Unlike other media, Newspaper Comics are generally intended to run six or seven days a week for years or even decades, until the cartoonist either retires or dies, and possibly beyond that. As a result, this medium is particularly vulnerable to Canon Discontinuity for a variety of reasons. A previously entertaining comic may become a tiresome mouthpiece for the cartoonist's ideology. Cartoonists may grow bored with their creation yet continue under executive pressure or financial duress, leading to uninspired retreads of old ideas. Or the new cartoonist for an existing strip may pale in comparison to the original.
Note: Do not post examples of personal discontinuity. Examples should only be of groups of fandoms.
- A lot of fans tend to totally ignore the earliest years' material, on the grounds that it is absolutely nothing like the Peanuts that everyone knows about, especially character-wise (Lucy and Schroeder, and later Linus, being babies when Charlie Brown was about 5 is one example that is completely incompatible with the rest of the strip); but also because the tone was utterly different — much cheerier, with none of the strip's hallmarks. The strip morphs into canon somewhere during the mid- to late 1950s.
- Another set of Peanuts fans are fine with the earliest strips, but consider the last decade of the strip (when nearly all characters but Charlie Brown, Snoopy, Franklin, Lucy and Linus had disappeared and they take a backseat to Spike, Andy and Olaf, and Rerun Van Pelt) to have never happened.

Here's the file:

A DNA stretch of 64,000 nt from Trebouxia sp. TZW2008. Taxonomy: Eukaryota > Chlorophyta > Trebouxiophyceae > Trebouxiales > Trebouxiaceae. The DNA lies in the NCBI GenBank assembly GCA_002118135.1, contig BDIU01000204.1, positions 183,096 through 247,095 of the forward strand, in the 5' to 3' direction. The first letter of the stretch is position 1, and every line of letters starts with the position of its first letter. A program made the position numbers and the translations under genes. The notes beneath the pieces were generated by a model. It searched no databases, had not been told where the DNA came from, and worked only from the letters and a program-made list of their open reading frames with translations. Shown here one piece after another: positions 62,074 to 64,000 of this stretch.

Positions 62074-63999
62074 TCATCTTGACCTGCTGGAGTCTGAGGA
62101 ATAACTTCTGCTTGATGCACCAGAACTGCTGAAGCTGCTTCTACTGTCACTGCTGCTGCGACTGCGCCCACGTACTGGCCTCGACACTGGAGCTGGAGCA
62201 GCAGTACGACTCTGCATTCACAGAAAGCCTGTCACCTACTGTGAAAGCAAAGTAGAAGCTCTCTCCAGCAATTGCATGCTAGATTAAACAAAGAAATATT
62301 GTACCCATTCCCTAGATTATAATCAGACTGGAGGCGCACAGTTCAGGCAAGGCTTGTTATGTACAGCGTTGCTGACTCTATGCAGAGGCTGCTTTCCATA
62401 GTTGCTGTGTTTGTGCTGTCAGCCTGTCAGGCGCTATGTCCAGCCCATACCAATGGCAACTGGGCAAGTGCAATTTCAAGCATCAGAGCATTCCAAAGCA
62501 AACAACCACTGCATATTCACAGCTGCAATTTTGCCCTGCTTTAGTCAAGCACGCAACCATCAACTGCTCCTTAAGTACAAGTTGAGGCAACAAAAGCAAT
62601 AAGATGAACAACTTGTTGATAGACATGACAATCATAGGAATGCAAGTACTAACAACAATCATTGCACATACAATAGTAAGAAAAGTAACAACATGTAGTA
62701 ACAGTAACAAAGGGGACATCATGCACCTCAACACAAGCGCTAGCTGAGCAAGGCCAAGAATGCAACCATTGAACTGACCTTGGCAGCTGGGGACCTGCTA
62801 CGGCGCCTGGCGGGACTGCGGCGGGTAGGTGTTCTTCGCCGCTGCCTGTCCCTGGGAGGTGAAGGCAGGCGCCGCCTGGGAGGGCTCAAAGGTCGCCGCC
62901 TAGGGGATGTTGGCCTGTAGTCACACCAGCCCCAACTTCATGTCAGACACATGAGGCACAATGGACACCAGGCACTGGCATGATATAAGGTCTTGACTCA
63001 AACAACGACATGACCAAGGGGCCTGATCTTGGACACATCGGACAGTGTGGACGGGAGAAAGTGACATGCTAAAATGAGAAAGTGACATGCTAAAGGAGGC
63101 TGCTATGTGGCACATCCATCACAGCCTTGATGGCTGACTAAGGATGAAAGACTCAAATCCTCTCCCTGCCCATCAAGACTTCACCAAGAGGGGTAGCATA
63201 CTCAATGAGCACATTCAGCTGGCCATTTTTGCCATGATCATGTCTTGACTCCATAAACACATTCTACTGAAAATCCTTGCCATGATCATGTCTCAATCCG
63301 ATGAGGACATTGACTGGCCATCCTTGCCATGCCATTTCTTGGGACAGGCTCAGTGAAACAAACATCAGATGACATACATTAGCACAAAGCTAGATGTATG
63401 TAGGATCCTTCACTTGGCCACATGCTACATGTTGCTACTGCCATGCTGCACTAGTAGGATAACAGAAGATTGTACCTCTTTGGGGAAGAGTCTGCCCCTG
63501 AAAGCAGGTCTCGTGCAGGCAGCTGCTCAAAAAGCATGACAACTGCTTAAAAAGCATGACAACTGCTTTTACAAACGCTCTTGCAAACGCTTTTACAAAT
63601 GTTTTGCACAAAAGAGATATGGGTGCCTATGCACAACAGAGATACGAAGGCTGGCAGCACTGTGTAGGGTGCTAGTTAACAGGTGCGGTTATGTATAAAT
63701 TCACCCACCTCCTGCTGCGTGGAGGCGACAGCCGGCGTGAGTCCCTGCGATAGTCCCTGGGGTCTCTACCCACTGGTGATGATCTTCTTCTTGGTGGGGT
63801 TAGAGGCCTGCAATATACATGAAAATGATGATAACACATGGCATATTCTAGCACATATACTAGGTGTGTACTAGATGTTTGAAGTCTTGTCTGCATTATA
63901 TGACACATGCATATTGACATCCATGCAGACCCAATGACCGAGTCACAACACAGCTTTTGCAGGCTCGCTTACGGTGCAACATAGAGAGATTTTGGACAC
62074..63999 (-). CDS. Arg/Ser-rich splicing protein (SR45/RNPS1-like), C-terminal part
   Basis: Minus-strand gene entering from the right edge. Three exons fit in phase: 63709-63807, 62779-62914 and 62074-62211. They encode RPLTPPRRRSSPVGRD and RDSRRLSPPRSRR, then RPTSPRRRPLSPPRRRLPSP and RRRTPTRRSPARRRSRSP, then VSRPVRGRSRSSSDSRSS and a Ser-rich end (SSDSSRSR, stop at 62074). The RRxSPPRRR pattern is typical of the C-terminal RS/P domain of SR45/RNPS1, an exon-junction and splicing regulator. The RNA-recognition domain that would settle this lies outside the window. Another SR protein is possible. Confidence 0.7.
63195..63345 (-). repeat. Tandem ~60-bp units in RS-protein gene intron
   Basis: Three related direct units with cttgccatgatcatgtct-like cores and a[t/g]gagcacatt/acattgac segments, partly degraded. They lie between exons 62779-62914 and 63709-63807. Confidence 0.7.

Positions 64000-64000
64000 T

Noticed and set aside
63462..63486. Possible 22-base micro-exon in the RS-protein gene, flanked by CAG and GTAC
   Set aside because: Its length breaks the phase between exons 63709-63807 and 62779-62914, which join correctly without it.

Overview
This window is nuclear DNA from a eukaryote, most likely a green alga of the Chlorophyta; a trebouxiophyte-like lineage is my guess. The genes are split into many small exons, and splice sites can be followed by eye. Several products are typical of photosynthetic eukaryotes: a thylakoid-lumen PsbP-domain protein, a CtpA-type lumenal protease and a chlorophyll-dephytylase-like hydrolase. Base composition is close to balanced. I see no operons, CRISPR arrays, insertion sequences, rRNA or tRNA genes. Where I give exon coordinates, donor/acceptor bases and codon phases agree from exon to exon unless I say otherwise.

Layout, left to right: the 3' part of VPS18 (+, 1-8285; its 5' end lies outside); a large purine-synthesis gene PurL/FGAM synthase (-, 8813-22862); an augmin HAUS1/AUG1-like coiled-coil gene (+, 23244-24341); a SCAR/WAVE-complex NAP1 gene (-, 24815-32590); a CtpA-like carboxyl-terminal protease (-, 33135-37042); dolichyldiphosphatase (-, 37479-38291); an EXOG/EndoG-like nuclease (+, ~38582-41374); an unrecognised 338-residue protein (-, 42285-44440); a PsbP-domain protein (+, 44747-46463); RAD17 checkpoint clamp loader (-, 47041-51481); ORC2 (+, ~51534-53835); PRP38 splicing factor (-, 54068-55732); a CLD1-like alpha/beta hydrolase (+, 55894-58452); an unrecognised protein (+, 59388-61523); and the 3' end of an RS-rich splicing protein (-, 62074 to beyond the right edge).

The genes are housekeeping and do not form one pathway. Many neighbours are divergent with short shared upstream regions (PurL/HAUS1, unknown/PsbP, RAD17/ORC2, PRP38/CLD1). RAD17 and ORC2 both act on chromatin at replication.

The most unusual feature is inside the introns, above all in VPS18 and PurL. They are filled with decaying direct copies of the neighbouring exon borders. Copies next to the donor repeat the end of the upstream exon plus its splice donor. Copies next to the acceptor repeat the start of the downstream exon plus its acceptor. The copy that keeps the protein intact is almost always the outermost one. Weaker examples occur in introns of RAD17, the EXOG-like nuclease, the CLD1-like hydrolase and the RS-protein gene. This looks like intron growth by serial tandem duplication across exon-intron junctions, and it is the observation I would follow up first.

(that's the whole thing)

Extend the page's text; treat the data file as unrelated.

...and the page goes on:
- One of Funky Winkerbean's longest ongoing storylines was Lisa Moore's struggle with breast cancer, something that she apparently emerged victorious from in 1999. The generally optimistic moral of the story, namely that breast cancer was an experience that could be fought against and won with the proper diagnosis, medicine, and the support of family and friends, filled with vibes of hope and good humor, was lauded by numerous doctors and breast cancer survival groups. Thus, then, it is of little surprise that so many fans of the strip do not accept the later 2006 sequel storyline, when the cancer came back in a much more serious form eventually leading to Lisa's death, complete with a much more Wangst-filled treatment of the condition and a general sense of depression hanging over the proceedings. As Lisa's death had a profound impact on the storyline, it seems that most draw the line at the relative happy ending of the birth of her and her husband Les' child, Summer, in 2005.
- For Better or for Worse:
- Fans of Garfield tend to ignore anything past the late 1990s, when there stopped being story lines and the strip became Strictly Formula.
- There are fans of Beetle Bailey who completely ignore the earliest years of the strip in which the title character was a college student rather than being in the military. His stint in the military was basically a side story that never ended, which is why the camp is more like eternal basic training than a real base.